The King and the Peasant

It’s been very reassuring that Corporate Sustainable Performance and Social Responsible Investing has really taken off. You cannot get through a day that you see an article, conference, product, consulting pitch promoting the values of values driven business. Nearly all-major banks have or will have sustainable investment products or research departments, within 12 months. However, every now and again you come across a situation where companies completely, totally and blatantly show how ignorant they are about this critical subject, while verbally embracing everything about sustainability. My tolerance level for this group was stretched to capacity at the “gala dinner” during the conference on Corporate Social Responsibility, at the Palais Egmont in Brussels on November 27th.

I had experienced an entire day of workshops and speeches about corporate social responsibility. Following that, the entire audience (nearly 800) was herded through the streets of Brussels to a cocktail party at City Hall. It was very nice, chic, civilized and good networking. Following, this social event, the remaining group was taken by bus to Palais Egmont, which is beautiful palace. Here, we would be treated to more speeches and a “ gala dinner”. This should have been a nice way to end an exhausting day. Instead of drinks and wonderful food, we were forced to listen to 5 poor speeches by Viscount Davignon (President CSR Europe), Jean-François Théodore (CEO Euronext), Daniel Lebègue (Caisse des Dépôts et Consignations) and Lee Canon (European Commission), and Ann Nils in the place Johan vande Lanotte (Belgian Minister). I felt like a goose prior to Christmas, whose stomach was being forced fed with corn via a funnel. Exhausted and thirsty, we had to endure stories of people supposedly committed to CSR.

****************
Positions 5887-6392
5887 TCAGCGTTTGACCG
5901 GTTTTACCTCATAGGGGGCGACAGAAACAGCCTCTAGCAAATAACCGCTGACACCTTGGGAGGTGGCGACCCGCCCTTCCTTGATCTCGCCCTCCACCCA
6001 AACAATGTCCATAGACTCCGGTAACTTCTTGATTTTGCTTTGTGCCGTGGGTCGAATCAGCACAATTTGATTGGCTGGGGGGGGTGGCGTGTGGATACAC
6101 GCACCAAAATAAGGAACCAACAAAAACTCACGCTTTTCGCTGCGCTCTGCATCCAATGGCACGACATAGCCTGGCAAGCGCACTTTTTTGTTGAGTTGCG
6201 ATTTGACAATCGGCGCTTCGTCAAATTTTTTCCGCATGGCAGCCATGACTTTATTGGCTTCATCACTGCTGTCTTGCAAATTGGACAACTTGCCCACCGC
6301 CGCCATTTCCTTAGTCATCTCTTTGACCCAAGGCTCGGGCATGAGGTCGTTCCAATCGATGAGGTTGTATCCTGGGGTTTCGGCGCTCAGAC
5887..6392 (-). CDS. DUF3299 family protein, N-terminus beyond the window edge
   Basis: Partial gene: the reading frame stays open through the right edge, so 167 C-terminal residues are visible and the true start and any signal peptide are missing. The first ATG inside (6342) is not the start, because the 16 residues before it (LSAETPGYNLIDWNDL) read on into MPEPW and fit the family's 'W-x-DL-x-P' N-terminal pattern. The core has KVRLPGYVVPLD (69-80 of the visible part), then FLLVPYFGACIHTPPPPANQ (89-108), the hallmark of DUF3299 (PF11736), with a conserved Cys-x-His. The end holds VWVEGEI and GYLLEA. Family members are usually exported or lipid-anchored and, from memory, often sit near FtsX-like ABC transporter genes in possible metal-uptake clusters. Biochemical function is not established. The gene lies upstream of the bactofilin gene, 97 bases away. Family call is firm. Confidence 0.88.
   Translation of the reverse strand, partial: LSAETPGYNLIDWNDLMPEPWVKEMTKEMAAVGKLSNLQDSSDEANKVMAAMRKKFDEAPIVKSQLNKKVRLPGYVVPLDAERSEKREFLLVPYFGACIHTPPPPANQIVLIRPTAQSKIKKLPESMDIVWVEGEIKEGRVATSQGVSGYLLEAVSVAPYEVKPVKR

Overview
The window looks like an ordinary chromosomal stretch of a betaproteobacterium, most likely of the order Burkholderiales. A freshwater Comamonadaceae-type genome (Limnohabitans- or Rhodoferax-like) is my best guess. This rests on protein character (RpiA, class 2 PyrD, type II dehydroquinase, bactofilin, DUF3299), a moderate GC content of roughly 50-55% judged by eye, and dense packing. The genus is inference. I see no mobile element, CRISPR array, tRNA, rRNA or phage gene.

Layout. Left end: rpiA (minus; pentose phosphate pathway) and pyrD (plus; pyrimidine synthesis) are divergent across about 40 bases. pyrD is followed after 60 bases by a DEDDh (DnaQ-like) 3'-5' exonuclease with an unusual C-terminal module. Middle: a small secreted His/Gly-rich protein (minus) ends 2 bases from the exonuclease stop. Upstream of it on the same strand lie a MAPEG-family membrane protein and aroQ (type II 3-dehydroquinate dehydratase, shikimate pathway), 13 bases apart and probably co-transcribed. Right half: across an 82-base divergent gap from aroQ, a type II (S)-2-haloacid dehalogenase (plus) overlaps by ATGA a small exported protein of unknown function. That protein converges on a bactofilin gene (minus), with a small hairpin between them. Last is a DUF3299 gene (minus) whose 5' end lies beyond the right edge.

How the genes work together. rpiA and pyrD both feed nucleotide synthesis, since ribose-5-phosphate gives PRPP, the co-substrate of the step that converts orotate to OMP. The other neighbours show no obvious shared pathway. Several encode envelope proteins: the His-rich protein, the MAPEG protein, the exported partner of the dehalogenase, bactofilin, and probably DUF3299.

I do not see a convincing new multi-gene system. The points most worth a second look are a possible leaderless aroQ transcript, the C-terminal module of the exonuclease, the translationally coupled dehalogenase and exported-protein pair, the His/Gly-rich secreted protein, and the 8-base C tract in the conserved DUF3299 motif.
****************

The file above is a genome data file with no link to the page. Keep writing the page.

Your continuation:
The idea of transparency, inclusion, cooperation, human values, sharing, modern, egalitarianism, generosity, non-aristocratic, supportive, regeneration, etc. all seemed to be absent by this “royal company’s” actions. At a certain moment, the Viscount reprimanded us for not paying attention enough to the “speeches” and we were no longer served something to drink. We were to be an audience to the king and had to listen to his “show”. I thought, ok. The suffering will last a little while longer. Then, we could sit down and interact the speakers and exchange ideas. Nothing was further from the truth. As soon as the “VIPs” finished their talk, they were hustled into a private royal suite, and the doors were closed. There, they received special the attention that the king was accustomed to receiving, with special waiters, tables, and catering. We, the peasants, were left standing awkwardly with our food, and no opportunity to react, interact, criticize or speak to the king’s.

THIS IS NOT WHAT CSR IS ABOUT. At first, I thought it was a cultural problem, but even my colleagues from southern and northern Europe felt this was an insult to why everyone came. We were trying to learn, inspire, and exchange ideas to speed up the process of institutionalizing CSR in business. We have, I hoped, moved on from the aristocracy of business and government, having cleaned up the last group of non-ethical EU commissioners in the process. These throw backs to a period that has nothing to do with where business is going. It is about from where business is coming.

The King had his audience; the peasants were allowed to experience briefly the royal entourage. Unfortunately, no one benefited. The kings didn’t increase their popularity, attract new members, learn, or inspire the audience. As Peggy Lee said, “Is that all there is?” I was left with emptiness, physically, spiritual and emotional. This mediaeval, aristocratic, (us and them) exclusionary approach to business still exists; at least in the minds of some. The King needs to hear more critical feedback or he will continuously make these horrific mistakes.  Fortunately, it is breathing its last breath, and corporate social responsibility is taking root as a clear obvious alternative. Fireworks always burn brightest, before it extinguishes.

The King is seriously ill, long live the peasants.

After 25 years nothing has changes.
Robert R


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